Burn 'Em?

I envy the youth of today.

Because they will never be confronted with six shoe boxes of childhood letters. I kid you not: in the boxes that my Mom shipped over from my childhood home, there was the most enormous collection of letters, cards and postcards (but mostly letters). From friends who moved away, friends who went to camp and even a German pen-pal named Karoline, who I never met. Karoline, are you out there somewhere?

And so the youth of today's boring correspondence about the guys that they like and the music they are listening to, will either just get deleted as cyber storage space becomes sparse or will be stored forever to trawl through.

Perhaps that might strike fear in some of their minds. But they shouldn't worry, as no one will want to read the texts and messages they have sent back and forth. This is the thing about letters from kids and teenagers: they are boring as hell. I have tried to go back and read the letters but I just can't, as there are too many and it is all too tedious. I have even found two letters where my friends listed out their high school course schedules for the semester. Riveting stuff.

Here's an excerpt from a randomly selected letter from a guy friend who lived in upstate New York:

Did you listen to the Spin Doctors yet? If not, that's O.K. I don't like them much anymore. Now I like the Soup Dragons.

The best part is the ending (they pretty much all end this way):

Now I'm all out of things to say so until the next letter.

I can't wait!

But here's the question: what do I do with them all? If you were one of my childhood friends who sent me these letters, and I have to admit, many of you still know me (at least via Facebook), what would you want me to do with them? What have you done with my letters? Are you curious to read them -- should I bundle them up and mail them to you?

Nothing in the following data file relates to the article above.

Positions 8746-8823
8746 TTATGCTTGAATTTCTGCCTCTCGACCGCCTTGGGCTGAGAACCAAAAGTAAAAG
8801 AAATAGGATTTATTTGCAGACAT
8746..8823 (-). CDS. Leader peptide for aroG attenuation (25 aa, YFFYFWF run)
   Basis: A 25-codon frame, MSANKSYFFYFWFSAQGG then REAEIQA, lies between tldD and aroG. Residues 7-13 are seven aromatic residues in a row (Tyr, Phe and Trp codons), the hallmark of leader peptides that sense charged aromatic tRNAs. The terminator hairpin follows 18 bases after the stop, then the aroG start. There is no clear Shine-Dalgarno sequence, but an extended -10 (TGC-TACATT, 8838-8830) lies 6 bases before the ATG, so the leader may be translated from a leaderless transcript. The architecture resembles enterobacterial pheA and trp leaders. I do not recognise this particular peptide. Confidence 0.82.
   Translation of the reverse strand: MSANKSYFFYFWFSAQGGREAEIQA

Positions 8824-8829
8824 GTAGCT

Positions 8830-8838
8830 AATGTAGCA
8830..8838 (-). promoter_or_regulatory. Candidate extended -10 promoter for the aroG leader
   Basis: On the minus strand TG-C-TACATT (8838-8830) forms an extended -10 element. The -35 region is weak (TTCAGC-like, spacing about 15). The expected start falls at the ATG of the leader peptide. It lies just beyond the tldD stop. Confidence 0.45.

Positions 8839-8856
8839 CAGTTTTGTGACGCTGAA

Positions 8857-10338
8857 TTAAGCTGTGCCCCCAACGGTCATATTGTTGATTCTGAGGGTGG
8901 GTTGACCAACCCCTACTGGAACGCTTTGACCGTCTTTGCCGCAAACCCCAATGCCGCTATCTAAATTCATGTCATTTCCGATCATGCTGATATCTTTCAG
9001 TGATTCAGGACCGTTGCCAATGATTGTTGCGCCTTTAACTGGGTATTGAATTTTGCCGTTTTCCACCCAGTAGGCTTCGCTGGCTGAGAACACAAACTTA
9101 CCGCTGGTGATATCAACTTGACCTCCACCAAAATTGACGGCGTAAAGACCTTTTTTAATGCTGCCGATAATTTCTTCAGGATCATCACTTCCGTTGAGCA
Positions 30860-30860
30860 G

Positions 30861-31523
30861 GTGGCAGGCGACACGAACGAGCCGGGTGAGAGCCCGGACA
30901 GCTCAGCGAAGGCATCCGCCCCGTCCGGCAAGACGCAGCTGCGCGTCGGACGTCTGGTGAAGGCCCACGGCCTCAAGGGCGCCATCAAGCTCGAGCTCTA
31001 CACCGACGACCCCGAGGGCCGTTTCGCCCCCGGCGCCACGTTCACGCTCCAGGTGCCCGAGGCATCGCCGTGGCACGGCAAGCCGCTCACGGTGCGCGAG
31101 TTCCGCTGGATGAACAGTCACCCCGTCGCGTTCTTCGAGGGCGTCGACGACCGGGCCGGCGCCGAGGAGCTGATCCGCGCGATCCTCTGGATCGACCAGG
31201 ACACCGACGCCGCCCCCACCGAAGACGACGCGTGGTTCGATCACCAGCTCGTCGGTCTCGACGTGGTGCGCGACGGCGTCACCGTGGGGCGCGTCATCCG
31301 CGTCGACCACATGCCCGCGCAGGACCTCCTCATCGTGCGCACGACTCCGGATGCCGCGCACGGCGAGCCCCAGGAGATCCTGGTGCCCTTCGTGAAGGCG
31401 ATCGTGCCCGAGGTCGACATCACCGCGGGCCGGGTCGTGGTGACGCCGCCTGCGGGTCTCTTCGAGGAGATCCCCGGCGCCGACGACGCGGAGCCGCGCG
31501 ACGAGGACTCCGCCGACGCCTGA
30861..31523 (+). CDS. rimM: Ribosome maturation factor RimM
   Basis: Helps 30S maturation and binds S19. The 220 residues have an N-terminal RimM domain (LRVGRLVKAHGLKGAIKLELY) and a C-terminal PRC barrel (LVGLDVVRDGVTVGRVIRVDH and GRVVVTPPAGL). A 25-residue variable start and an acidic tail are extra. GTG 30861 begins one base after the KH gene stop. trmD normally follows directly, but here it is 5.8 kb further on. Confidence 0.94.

I am thinking: burn, baby, burn.

In fact, it's made me think that I'd rather spend the time communicating with these people now, getting in touch again. Or if we're still in touch, I should be spending more time talking to you now in this moment, instead of reading your teenage musings. As Marie Kondo so wisely says in her book (my of-the-moment self-help bible): "The purpose of a letter is fulfilled the moment it is received. By now, the person who wrote it has long forgotten what he or she wrote and even the letter's very existence."

I've decided to go through the cards (and post cards) more thoroughly as those are more direct forms of communications, and usually are limited to one or two per year. Plus, you can't write 6 loose leaf pages of text on a birthday card (hopefully).

Lastly, if you have any of my letters, I am more than happy for you to burn them. I've got 13 childhood diaries as evidence of my underdeveloped view of the world. And that's mortifying enough.


  1. I like the quote!
    I suppose in the future it will be delete, baby, delete, as hoarders of e-letters who have saved every bit of correspondence will realise the same!

    1. That's the other thing. I still have the electronic clear out left... ugh.


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